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By Frank Hinds, Executive Director

I’ve often been asked why drivers who cause a fatal red light running crash are not charged with Involuntary or Vehicular Manslaughter. That seems like a logical question since here in Arizona, most at fault drivers who cause serious physical injuries or death are usually cited under Arizona Revised Statutes 28-672, which for the most part, carries a civil fine, license suspension, traffic school and sometimes community service.

Prosecutors will argue that it would be difficult to prove manslaughter in the average motor vehicle case because jurors can put themselves in the place of the red light runner easier than they can in the place of the family of the victim. Proving the necessary mental state to obtain a conviction for either homicide or manslaughter would be very difficult. That explanation may satisfy some, but I doubt most victim families will buy it.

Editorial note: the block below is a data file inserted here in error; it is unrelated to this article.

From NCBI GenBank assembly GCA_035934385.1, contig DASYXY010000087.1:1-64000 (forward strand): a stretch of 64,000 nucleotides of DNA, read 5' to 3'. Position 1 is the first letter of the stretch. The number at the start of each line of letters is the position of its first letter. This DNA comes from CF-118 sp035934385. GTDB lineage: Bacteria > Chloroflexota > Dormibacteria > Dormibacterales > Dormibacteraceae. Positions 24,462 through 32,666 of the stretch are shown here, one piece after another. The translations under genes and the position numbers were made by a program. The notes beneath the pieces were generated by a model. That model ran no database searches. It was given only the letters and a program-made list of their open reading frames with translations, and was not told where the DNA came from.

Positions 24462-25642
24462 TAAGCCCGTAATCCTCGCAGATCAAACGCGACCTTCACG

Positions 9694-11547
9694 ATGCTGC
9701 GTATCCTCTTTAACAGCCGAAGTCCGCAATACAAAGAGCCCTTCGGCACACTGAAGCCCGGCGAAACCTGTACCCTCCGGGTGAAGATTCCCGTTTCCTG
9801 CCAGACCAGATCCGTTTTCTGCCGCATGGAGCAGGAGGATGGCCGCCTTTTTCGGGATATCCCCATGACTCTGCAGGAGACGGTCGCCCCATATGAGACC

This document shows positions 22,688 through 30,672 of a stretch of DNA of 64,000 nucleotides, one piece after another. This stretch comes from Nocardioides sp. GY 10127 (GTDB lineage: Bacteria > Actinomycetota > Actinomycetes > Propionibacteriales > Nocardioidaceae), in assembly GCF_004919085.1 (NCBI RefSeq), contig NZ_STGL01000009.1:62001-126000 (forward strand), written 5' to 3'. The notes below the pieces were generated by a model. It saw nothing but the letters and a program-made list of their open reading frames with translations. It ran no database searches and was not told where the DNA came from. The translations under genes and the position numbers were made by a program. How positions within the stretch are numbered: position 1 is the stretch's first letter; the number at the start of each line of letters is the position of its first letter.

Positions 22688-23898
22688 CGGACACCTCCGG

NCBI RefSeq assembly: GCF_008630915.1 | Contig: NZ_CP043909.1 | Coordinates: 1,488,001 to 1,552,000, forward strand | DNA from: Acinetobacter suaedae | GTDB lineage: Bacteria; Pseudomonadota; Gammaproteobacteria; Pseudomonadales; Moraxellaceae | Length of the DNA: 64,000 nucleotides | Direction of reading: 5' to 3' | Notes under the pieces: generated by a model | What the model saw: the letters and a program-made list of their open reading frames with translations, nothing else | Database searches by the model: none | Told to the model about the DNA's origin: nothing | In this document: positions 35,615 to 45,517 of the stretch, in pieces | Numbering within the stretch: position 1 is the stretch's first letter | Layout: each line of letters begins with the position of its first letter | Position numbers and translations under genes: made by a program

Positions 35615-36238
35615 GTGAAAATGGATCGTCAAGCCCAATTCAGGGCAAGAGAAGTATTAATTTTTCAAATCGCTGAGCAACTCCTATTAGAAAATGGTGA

The definition of manslaughter according to Arizona Revised Statutes 13-1103 (A1) . . “Recklessly causing the death of another person …” and the general definition of Involuntary Manslaughter is “The act of unlawfully killing another human being unintentionally” . . and “involuntary manslaughter results from an improper use of reasonable care or skill while performing a legal act, or while committing an act that is unlawful but not felonious”

If law enforcement and the courts would utilize laws already on the books and drivers faced the possibility of a manslaughter charge, I believe you would see a dramatic change in behavior.

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